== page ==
Medicaid reduced by $1 trillion in GOP plan

medicaid_budget.gi.top.jpgMedicaid - the public health care coverage program - faces $1 trillion in cuts under Rep. Paul Ryan's budget proposal. By Jennifer Liberto, senior writer


WASHINGTON (CNNMoney) -- House Republicans propose to trim more than $1 trillion from the deficit over the next decade by reworking and cutting Medicaid, a program of public health care coverage for children, pregnant mothers, disabled and poor.

House budget chief Rep. Paul Ryan is so far the only Republican who has offered concrete proposals to reform Medicaid. His proposals are controversial and face a tough uphill battle with Democrats in the White House and Senate.

In their 2012 budget unveiled Tuesday, Republicans would get savings from Medicaid in two ways.

-- Reversing current health care laws: Due to the health care reform law approved last year, Medicaid is slated for a big expansion to cover millions of uninsured who currently make a little too much to qualify for the program. The Congressional Budget Office has previously estimated the expansion of Medicaid, by itself, would cost $430 billion over the next 10 years. However, repeal of the entire health care plan increases budget deficits.

-- Reworking the way Medicaid dollars are doled out: The House GOP wants federal officials to give Medicaid dollars to states in a lump sum, instead of as a match to state spending.

The Congressional Budget Office suggested in November that a similar move using a block grant system would save $180 billion over the next 10 years.

But the House GOP's plan goes much farther and would cut an estimated $771 billion over the next 10 years. Part of the reason for the big savings is that Republicans would also limit the rate that Medicaid spending grows to only reflect changes in population and prices.

Experts say that such a large number in savings would ensure curtailed benefits for the nation's poorest.

The CBO, which issued an analysis of the revamp Tuesday afternoon, agreed.

"The large projected reduction in federal payments would probably require states to reduce payments to providers, curtail eligibility for Medicaid, provide less extensive coverage to beneficiaries, or pay more themselves than would be the case under current law," the CBO said in its analysis.

Currently, Medicaid works as a entitlement program, guaranteeing health coverage for the those who qualify, who tend to be children, pregnant mothers, disabled and poor elderly in facilities like nursing homes.

The way it works now is that Medicaid funding is based on a formula that matches federal dollars with state dollars. Republicans and some deficit hawks say the current system encourages states to spend more than they should, to "game" the system and capture more federal dollars.

Republicans want to unlink the federal and state dollars and usher in a block grant system, in which the federal government would give each state a lump sum of dollars to do with as they please.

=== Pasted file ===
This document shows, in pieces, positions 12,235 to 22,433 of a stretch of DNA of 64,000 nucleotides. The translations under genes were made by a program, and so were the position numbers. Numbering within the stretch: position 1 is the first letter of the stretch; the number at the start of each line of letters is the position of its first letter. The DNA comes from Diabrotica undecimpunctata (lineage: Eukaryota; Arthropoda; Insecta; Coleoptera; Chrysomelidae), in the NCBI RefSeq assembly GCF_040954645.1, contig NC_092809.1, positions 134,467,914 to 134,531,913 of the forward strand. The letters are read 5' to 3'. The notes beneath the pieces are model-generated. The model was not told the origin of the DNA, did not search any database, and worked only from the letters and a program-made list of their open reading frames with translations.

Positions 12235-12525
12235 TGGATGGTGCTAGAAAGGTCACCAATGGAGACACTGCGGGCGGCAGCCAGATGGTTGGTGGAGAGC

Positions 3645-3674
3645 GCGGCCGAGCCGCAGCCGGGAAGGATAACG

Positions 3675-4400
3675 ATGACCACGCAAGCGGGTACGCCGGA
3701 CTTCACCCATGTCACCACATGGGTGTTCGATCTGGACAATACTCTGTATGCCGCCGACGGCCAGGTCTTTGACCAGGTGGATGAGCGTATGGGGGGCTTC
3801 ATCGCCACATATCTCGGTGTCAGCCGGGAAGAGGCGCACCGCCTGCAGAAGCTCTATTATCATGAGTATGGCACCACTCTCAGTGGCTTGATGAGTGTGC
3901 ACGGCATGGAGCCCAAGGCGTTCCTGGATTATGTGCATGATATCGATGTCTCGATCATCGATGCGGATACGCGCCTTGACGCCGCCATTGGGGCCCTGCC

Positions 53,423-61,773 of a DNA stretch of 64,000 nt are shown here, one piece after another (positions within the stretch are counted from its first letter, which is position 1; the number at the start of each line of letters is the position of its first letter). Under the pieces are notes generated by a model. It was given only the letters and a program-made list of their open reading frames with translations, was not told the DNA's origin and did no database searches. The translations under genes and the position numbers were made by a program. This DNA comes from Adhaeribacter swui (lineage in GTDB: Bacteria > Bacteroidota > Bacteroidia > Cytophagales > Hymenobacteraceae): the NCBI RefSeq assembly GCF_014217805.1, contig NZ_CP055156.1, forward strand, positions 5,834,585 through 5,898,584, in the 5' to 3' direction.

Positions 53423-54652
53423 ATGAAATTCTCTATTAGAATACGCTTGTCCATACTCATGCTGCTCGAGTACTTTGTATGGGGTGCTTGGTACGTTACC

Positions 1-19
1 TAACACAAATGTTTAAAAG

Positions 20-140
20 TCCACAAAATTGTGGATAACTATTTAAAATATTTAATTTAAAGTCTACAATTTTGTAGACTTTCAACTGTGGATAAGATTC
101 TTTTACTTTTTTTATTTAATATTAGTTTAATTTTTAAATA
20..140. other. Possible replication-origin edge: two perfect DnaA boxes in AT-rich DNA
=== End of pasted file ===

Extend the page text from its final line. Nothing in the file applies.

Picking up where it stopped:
Republicans didn't give details on how they'd distribute the lump sums, but they said that giving grants would encourage states to find savings on their own, ending what their statement calls "an onerous, one-size-fits-all approach."

"What a hard block grant does is force the state to pay for those benefits today rather than kicking that can down the road and making future generations pay for it," said Michael Cannon, director of health policy studies at the Cato Institute, a libertarian think tank.

The concept of using block grants has been proposed and shelved several times over the past 30 years.

Independent Medicaid experts believe grants aren't as responsive as the current system when it comes to helping the needy through unplanned swings in the economy or health epidemics, said Robin Rudowitz, associate director of the Kaiser Commission on Medicaid and the Uninsured. For example, the current formula allowed Medicaid rolls to swell with the recession.

The other problem, some argue, is that there's the potential for cash-strapped states to use health care dollars to plug other holes in their budgets instead of helping their poor, said Judith Solomon, vice president for health policy at the left-leaning Center on Budget and Policy Priorities.

Ryan first unveiled the idea of using grants to deliver Medicaid dollars with Alice Rivlin, a federal budget expert and Democrat who sat on President Obama's debt commission.

"This path builds upon those Rivlin-Ryan plans," Ryan said Tuesday.

But in testimony last month, Rivlin she didn't think that block grants would work as a "solution by itself" unless there are safeguards enacted to prevent "states from just bailing out of the program."

It's unclear whether the GOP plan would offer such safeguards. To top of page

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